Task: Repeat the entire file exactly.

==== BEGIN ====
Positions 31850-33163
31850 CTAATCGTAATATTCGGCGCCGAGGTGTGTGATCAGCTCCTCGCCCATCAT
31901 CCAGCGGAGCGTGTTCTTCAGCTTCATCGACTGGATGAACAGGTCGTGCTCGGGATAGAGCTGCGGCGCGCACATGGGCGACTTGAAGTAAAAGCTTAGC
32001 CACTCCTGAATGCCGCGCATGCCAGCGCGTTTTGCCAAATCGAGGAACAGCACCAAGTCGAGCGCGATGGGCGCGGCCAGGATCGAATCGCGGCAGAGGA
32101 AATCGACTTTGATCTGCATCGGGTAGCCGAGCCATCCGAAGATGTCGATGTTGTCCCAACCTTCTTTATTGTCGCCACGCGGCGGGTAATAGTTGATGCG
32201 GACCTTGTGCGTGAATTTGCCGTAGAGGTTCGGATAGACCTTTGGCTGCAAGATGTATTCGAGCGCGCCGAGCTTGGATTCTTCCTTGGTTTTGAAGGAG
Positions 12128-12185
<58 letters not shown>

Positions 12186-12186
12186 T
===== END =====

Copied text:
Positions 31850-33163
31850 CTAATCGTAATATTCGGCGCCGAGGTGTGTGATCAGCTCCTCGCCCATCAT
31901 CCAGCGGAGCGTGTTCTTCAGCTTCATCGACTGGATGAACAGGTCGTGCTCGGGATAGAGCTGCGGCGCGCACATGGGCGACTTGAAGTAAAAGCTTAGC
32001 CACTCCTGAATGCCGCGCATGCCAGCGCGTTTTGCCAAATCGAGGAACAGCACCAAGTCGAGCGCGATGGGCGCGGCCAGGATCGAATCGCGGCAGAGGA
32101 AATCGACTTTGATCTGCATCGGGTAGCCGAGCCATCCGAAGATGTCGATGTTGTCCCAACCTTCTTTATTGTCGCCACGCGGCGGGTAATAGTTGATGCG
32201 GACCTTGTGCGTGAATTTGCCGTAGAGGTTCGGATAGACCTTTGGCTGCAAGATGTATTCGAGCGCGCCGAGCTTGGATTCTTCCTTGGTTTTGAAGGAG
Positions 12128-12185
<58 letters not shown>

Positions 12186-12186
12186 T